Second one completed and on to the third. This time we have some swagger and away goes Franco; only trouble is, he gets bogged down in a whole bunch of silt towards the far end and over goes the bike and him. In a jiff I plough through the crap, get to the other side and race over to help him lift the bike. Lucky, it starts first time and no harm done except a wet body and frazzled nerves realizing what can happen.


The next one was potentially the worst because the water was rushing so fast we can see and hear the rocks big and small rolling over on the roadway hidden underneath. A few cars are waiting too then one big pick up goes for it and we watch him go bumpety bump. Must wait. Franco wades out into the fray and doesn't like what he sees, and feels.



We wait about an hour, it seems to go down a bit, time to give it a try because no turning back. Through we go, high fives, feeling good.

Now we are in a lower valley area and want to believe we are home free. Raging, angry water nearby, no way!

About 20 minutes of nice driving later we come to another immense water crossing, the longest, deepest yet; a dozen vehicles, maybe two dozen humans milling around, waiting. They have seen this movie before. We haven't. I engage every single one of them trying to ascertain the issues but no 'speeky zee eengleesh' leaves me perplexed (my fault entirely). I kind of gather there are 3 to 4 more like this and no one is moving, too dangerous. Time is getting on, how much daylight is left, will we be camping out?



The problem with all of this besides the stress is that we are in up to our eyeballs, on our own, no language facility and it is pretty dangerous stuff. One slip up and the bike can wind up down the river, ruined, gone, trip over, no way of recovery.


Finally two police guys show up and I get out my all weather national geographic map. I also have my google translate going a bit. Chatter, chatter. It is warming up, rain over but no idea how much more has to come down off the mountains before it all subsides.


Luckily the wife of this older couple arrives and she speaks a bit of English. She is able to translate what the policeman has been trying to tell me all along. There is another route, a new road, much better, no water on it, you have to back track a half hour to Villa Union then take a secondary route south one more hour to Los Baldecitos and then you can get on the road westward to your destination San Juan still 250 klics away after this traverse. The road on my map is a dotted line only so we are putting all of our faith in his recommendation.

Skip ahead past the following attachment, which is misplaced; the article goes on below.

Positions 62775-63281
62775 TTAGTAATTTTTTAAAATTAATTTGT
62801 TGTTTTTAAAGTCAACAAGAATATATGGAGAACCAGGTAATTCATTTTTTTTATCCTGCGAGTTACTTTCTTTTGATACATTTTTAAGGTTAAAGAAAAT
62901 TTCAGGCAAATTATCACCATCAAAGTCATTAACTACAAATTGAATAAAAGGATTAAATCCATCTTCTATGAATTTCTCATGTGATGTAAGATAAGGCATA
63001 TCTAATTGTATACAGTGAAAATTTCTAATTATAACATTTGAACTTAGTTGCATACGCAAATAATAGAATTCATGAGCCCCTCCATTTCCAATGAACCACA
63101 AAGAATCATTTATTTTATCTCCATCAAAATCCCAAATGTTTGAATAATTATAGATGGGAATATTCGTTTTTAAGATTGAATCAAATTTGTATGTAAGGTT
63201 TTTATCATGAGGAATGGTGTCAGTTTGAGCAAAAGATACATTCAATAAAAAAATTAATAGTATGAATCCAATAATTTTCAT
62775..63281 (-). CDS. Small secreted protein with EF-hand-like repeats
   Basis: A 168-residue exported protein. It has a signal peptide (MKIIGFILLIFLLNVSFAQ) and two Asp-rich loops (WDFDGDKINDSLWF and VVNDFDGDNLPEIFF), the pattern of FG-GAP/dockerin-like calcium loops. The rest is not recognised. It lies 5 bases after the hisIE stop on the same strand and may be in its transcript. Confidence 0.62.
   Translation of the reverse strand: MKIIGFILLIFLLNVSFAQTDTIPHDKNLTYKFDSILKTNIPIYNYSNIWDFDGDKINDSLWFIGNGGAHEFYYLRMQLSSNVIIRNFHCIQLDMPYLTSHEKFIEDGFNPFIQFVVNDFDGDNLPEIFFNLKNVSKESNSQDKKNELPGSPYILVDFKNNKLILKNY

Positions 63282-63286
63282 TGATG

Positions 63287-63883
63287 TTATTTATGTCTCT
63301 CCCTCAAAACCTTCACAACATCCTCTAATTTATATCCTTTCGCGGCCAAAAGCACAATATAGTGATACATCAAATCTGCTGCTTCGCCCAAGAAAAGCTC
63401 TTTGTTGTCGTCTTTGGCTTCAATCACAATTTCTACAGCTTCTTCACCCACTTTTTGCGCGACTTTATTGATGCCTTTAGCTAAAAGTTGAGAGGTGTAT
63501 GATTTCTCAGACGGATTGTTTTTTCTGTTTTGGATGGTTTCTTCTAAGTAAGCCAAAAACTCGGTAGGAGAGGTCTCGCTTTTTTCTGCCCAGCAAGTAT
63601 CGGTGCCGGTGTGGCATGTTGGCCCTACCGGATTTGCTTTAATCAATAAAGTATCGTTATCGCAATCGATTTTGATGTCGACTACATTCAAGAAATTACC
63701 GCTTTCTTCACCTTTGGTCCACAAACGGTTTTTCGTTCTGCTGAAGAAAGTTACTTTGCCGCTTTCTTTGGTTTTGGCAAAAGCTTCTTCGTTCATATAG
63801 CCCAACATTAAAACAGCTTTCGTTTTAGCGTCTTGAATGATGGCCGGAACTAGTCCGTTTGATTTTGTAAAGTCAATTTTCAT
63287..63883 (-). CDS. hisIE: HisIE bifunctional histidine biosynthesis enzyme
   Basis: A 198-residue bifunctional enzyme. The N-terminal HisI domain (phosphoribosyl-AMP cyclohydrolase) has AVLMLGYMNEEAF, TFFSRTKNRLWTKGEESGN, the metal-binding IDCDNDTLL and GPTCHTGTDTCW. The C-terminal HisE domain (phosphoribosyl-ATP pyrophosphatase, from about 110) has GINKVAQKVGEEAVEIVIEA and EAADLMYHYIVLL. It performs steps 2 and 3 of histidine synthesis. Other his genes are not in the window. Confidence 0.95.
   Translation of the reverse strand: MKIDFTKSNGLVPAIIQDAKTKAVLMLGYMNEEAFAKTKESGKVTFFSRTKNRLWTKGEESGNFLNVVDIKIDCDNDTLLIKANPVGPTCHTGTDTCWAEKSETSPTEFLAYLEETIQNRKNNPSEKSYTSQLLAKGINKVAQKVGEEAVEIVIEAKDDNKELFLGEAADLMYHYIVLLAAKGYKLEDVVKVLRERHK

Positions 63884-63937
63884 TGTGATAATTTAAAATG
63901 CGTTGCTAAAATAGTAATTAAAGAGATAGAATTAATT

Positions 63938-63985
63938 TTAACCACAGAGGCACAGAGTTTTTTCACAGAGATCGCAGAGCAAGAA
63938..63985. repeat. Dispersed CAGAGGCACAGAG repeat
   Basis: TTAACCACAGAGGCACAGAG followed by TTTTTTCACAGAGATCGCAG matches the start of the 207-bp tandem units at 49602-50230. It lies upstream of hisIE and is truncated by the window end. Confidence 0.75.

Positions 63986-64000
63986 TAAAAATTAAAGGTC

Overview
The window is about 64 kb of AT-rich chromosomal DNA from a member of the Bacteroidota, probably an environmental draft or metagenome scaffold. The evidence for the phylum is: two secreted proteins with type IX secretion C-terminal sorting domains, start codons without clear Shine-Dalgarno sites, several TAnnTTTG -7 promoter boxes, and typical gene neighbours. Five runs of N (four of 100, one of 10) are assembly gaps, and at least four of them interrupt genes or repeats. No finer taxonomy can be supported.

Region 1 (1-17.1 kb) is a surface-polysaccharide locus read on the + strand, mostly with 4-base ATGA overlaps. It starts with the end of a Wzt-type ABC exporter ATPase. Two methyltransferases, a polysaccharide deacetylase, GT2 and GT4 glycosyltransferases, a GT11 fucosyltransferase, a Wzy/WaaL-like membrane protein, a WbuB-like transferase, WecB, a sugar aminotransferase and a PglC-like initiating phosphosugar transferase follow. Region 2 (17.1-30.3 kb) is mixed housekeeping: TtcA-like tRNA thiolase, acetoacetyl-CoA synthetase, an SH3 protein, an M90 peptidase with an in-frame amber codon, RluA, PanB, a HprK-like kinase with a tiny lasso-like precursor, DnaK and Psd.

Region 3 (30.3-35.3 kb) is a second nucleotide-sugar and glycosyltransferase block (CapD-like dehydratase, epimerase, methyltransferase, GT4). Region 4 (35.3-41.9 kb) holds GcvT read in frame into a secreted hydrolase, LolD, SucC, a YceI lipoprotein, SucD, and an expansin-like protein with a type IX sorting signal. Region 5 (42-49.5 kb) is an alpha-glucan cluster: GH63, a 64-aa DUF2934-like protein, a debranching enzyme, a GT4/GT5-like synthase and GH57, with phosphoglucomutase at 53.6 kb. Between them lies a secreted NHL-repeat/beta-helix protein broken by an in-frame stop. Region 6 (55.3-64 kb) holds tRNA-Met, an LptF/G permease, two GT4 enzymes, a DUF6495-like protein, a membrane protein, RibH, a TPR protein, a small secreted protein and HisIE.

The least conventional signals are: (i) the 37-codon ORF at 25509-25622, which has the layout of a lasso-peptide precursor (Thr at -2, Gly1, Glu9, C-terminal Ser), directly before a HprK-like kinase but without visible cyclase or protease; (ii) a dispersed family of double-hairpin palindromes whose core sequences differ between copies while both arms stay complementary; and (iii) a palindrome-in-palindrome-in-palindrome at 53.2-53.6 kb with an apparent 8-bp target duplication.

We have been there over an hour and it is now 4:04 pm according to the InReach message I have sent to Helge to let him know whats up. Off we go on a whim and a prayer. Franco needs fuel asap so I get some too and all this wastes precious daylight time with a 2 km traverse to find the stuff in Villa Union.


We race down the secondary road at a speedy rate hoping that we will have a paved road to navigate at dusk. For sure, we do not want to be out in the mountains on gravel after dark. We get to the turn off and voila, a lovely paved road through a national park; very windy and twisty but glorious scenery. Thanks Mr. Policeman! By this time we were pretty damn tired, the sun is receding faster than we would like and full attention was required so no time for photo ops.



It is 100 further klics to get to our treasured green line detour point. We stop for some cookies and water and a very short break. Franco says "okay Nick, 180 to go, let's get this done! It is now 7:30 ish and off we go taking turns on the lead.


The sunset was truly spectacular, the shadows on the hills made it all worthwhile. Sometime after 9:30 pm and 795 km total distance (approx 170 back tracking km), we got to our hotel.


The others had to detour differently around other wash outs and had arrived a bit earlier. We were a lot further ahead and had wired back the problems so that they could adjust. I could tell Helge was pretty proud of our efforts and ability to get out of the mess.

Case closed on a great day albeit a little taxing for Nick and Franco! 


Chapter Two Dispatch from Vincent Cummings


Last journal was from Cartagena up to Cusco this one is suppose to cover Cusco to Santiago.  I said “supposed to cover” because, unless you keep a daily journal, there is so much that happens everyday that it is impossible to remember each place and the things we did (well impossible for some of us).


There has been great roads, interesting side trips, city tours, interesting people, great hotels, funky motels, remote border towns, adventures on the road and of course the group and its dynamics all add up to make this one heck of trip traveling through South America on two wheels.


Some of the highlights if you can say such a thing, on trip like this when everyday is a highlight would be visiting Machu Picchu that entailed 3 hour bus ride each way and 2 hour train ride each way, but even the traveling to get there had great moments. I won’t talk about Machu Picchu it’s self you can Google it, but what I would say is it’s worth putting on your bucket list. Another highlight from Cusco would be when my wife and a couple others from the group traveled the day after Machu Picchu to Marble Mountain, they started at 3:30 am and got back around 6:30pm. A long day but from their stories and their photos it was worth getting up early and traveling by bus, horseback and hiking to see this amazing wonder.